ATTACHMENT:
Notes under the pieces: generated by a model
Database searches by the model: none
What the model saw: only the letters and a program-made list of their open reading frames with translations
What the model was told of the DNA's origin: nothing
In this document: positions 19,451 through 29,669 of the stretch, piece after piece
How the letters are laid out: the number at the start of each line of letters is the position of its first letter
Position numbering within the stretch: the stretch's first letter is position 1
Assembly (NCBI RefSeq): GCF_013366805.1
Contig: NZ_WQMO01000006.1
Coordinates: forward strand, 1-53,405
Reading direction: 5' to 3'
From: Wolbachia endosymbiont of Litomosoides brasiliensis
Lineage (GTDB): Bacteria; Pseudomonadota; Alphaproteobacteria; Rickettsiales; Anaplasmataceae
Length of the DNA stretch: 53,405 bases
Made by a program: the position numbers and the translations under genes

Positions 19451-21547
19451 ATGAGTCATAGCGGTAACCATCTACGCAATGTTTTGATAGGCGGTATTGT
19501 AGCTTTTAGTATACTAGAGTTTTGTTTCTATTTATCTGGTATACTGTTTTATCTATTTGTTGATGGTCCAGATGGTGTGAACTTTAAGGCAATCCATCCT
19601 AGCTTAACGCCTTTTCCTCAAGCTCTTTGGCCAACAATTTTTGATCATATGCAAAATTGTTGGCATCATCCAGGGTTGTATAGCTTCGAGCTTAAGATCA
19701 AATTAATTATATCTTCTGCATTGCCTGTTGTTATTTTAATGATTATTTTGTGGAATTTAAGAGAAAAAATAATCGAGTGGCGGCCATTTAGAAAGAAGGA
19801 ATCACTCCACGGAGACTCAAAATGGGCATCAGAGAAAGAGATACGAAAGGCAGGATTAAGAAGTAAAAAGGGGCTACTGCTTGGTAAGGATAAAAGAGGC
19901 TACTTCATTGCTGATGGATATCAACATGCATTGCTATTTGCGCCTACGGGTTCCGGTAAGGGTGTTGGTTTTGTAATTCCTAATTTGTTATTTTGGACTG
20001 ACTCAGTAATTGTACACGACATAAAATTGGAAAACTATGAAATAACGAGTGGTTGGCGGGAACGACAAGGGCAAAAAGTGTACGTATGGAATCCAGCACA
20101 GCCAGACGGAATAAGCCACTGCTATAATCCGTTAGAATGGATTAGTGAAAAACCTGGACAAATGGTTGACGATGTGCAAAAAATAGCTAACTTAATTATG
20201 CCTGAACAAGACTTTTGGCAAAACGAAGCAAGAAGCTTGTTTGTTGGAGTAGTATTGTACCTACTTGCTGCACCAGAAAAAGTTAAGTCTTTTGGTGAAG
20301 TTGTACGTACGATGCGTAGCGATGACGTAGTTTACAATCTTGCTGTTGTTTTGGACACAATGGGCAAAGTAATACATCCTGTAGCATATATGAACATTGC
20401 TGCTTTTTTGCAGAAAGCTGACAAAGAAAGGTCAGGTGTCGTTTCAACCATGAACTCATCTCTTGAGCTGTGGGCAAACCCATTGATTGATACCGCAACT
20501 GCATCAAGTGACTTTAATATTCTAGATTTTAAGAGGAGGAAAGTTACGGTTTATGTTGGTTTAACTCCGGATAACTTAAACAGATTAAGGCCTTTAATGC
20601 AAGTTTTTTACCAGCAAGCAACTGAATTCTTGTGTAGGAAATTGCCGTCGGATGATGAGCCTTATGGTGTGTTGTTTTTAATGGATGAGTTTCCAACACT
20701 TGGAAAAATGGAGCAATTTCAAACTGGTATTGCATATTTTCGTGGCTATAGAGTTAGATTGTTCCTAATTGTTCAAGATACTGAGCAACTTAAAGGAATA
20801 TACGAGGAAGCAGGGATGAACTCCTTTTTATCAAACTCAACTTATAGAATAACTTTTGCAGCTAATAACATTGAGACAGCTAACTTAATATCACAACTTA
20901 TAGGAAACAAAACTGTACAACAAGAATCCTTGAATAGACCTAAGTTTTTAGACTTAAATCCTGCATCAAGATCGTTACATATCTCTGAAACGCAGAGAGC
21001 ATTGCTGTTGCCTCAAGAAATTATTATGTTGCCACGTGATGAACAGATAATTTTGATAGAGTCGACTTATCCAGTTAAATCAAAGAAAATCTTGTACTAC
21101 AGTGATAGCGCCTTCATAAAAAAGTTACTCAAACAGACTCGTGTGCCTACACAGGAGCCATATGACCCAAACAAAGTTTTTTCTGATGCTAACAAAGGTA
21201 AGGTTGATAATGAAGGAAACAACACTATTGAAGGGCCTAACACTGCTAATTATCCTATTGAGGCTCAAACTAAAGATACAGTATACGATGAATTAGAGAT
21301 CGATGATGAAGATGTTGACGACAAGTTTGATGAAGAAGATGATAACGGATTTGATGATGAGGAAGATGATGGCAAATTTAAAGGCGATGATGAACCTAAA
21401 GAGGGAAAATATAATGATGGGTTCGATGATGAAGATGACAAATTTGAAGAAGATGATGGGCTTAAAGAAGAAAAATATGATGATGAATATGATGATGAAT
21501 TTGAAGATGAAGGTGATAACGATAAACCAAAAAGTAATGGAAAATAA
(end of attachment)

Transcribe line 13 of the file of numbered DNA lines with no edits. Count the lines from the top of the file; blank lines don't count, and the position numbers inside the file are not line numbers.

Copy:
Lineage (GTDB): Bacteria; Pseudomonadota; Alphaproteobacteria; Rickettsiales; Anaplasmataceae